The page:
Guest post by Danielle Hines
Who She Was
"I was a writer too, you know," she said over the phone after asking me about my idea for a novel. This didn't surprise me. My grandmother was thoughtful, intelligent, intuitive, and empathetic—all cornerstones of a great writer. And immediately, my storyteller's brain imagined her in the 1930s, pen and paper in hand with her hair just so. Or perhaps she clacked away at a typewriter until her story or poem took shape. Of course, back then, love and marriage called. Children beckoned. But I didn't detect an ounce of regret in her voice, simply: "It's in your veins."
Every child in this world just wants to feel seen. And I think it's a talent to be able to see a child—past their behavior, straight through to their innocent little heart. It's a talent that can be honed, but it's also a gift that has been bestowed on some in a life-altering way. My grandmother, Norma, was one such person.
When I say life-altering, I mean for the people blessed enough to know her, to be loved by her. I have many cousins, but I think I speak for us all when I say our grandmother saw us. She knew each of us in a way that maybe our parents couldn't—being bogged down with the day-to-day stresses of raising a family. As kids, my brother and I would fly out West to stay with my grandparents over our summer holidays and I can say with full certainty that, during our stay, my grandmother spoke of each of my cousins at some point with a proud and glowing heart. We knew we were her world.
And somehow, she managed to love this way effortlessly. She was not a woman who was kind so that you would like her. She did not do things for others while secretly wanting recognition. She was naturally giving and loving.
I remember standing in line with her at the grocery store. First, she'd say, "Oh, Danielle. We forgot those cookies you love (Peak Freans and Viva Puffs). Go and grab them." And then she'd endear herself to the person ringing us through. She'd say, "This is my granddaughter and she's visiting us from Ontario." And inevitably, the grocery clerk had family there too and five minutes later, I'm certain Grandma had made yet another person's day. My adolescent irreverence would try to be annoyed at how long this often took but I never could quite muster it. She was just that good.
Summers in British Columbia
My grandparents' home on Pender Island was the stuff of childhood dreams. Perched over the Pacific Ocean, the views were incredible. To be able to grow up spending summers seeing killer whales, sea lions and bald eagles was a blessing, to say the least. And indoors, Grandma's cooking and keen attention were a soft place to land at the end of a busy day. She taught me to play cribbage and 'Go Fish.' She introduced me to angel tea and peaches and cream pie. She let me watch soap operas with her. And I remember how much she disliked it when my brother and I fought. Like, it didn't just irritate her, it hurt her. And wow, even now, the thought of hurting my grandma in any way makes my chest go tight.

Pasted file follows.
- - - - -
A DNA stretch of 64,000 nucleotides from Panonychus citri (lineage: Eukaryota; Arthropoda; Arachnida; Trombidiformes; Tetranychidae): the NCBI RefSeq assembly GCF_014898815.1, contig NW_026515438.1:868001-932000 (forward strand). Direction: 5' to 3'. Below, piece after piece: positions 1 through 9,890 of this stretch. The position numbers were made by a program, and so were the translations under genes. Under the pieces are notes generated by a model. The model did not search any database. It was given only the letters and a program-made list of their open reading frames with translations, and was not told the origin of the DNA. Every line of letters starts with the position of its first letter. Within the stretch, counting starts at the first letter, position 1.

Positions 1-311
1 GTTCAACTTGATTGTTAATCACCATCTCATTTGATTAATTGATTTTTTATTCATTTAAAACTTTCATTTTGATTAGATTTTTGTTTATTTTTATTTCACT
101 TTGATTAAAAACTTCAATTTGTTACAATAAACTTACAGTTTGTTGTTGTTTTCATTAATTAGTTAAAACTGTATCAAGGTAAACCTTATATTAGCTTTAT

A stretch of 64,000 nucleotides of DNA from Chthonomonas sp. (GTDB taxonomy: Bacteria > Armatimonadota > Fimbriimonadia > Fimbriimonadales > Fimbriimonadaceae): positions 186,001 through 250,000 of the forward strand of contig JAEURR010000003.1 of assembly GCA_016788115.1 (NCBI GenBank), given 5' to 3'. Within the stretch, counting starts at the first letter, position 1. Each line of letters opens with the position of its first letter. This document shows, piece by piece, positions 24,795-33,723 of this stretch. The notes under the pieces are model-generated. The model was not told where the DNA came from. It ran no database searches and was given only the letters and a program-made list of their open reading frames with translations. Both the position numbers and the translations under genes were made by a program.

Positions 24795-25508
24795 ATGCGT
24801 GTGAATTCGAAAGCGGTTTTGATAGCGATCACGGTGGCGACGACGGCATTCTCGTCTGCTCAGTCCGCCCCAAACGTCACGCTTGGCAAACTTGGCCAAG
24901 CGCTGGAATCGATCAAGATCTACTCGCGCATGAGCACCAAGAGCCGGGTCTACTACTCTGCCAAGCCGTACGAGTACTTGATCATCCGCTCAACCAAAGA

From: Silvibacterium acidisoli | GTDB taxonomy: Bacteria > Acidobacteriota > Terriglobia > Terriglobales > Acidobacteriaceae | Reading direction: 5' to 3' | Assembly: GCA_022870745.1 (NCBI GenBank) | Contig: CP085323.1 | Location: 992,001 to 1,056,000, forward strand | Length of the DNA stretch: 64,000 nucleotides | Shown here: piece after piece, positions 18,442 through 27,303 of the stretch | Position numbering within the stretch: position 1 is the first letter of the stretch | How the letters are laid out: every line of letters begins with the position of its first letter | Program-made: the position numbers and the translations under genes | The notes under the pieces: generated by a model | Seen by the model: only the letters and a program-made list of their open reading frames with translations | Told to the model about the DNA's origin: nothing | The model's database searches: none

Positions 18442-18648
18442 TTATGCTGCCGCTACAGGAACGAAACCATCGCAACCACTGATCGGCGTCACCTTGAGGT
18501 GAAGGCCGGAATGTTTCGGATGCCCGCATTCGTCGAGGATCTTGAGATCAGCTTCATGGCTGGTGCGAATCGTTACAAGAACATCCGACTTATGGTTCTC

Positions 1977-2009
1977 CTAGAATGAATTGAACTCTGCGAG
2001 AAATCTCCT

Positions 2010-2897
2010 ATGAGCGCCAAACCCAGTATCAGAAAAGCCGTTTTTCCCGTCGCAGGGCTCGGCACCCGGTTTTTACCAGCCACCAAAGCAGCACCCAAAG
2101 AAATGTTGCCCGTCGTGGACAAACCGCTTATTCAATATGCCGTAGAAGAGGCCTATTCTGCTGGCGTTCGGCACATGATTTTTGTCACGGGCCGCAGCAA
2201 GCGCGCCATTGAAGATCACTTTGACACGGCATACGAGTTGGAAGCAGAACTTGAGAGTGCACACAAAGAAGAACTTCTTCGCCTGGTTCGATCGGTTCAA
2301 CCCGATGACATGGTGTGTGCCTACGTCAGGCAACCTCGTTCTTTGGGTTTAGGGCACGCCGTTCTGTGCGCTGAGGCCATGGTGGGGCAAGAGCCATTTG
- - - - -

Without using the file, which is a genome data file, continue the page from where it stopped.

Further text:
I was 12 when my grandparents moved to Abbotsford and I was there when they moved. I remember thinking how modern and fancy their new place was. And again, their home was the hub of many family gatherings. My brother and I would continue to visit when we could. I will never forget Matt going through a Kiss phase and bringing the cassette to play for our grandmother. She listened, truly listened, tapping her foot and keeping rhythm with her hand on her knee. And she did this without being patronizing. She was genuinely trying to connect with my brother and his interests.
It takes a Village
My grandmother loved my grandfather, her children, grandchildren, great-grandchildren and great-great-grandchildren fiercely. But her love was never an us versus them kind of thing. Her love was all-encompassing. She noticed and remembered so much about even the people we loved. If it mattered to us, then it mattered to her. My best friend as a kid had always wanted to be a chef. When she was thirteen, she showed my grandmother her take on a grilled cheese (which was basically to add Dijon mustard). For years afterward, she'd say: "Tell Olivia I still put Dijon mustard on my grilled cheese!"
I can only hope I've inherited some traits from Grandma. Like listening. Even now, I can see her sitting with my Aunt Sharon or Linda, or with one of my cousins. She's holding her mug of coffee, listening intently, nodding, giving her full attention, offering a kind word, understanding, a safe space. We all need someone like this in our lives. I'm glad I got to see it growing up so I can try to emulate it now.
She was so proud of all of us, and we knew it. And proud doesn't begin to describe how we feel about her.
She was a writer
Grandma was a writer. She was a wife, mother, grandmother, friend, sister, daughter. But more than these, she was a model of how to be in this world. Through ups and downs, through life's wins and losses, she remained kind, never disillusioned. Everyone who was fortunate enough to be in her presence left her feeling better than they did before.
She did that. That is who she was.
Photo courtesy of Sharon Hilts.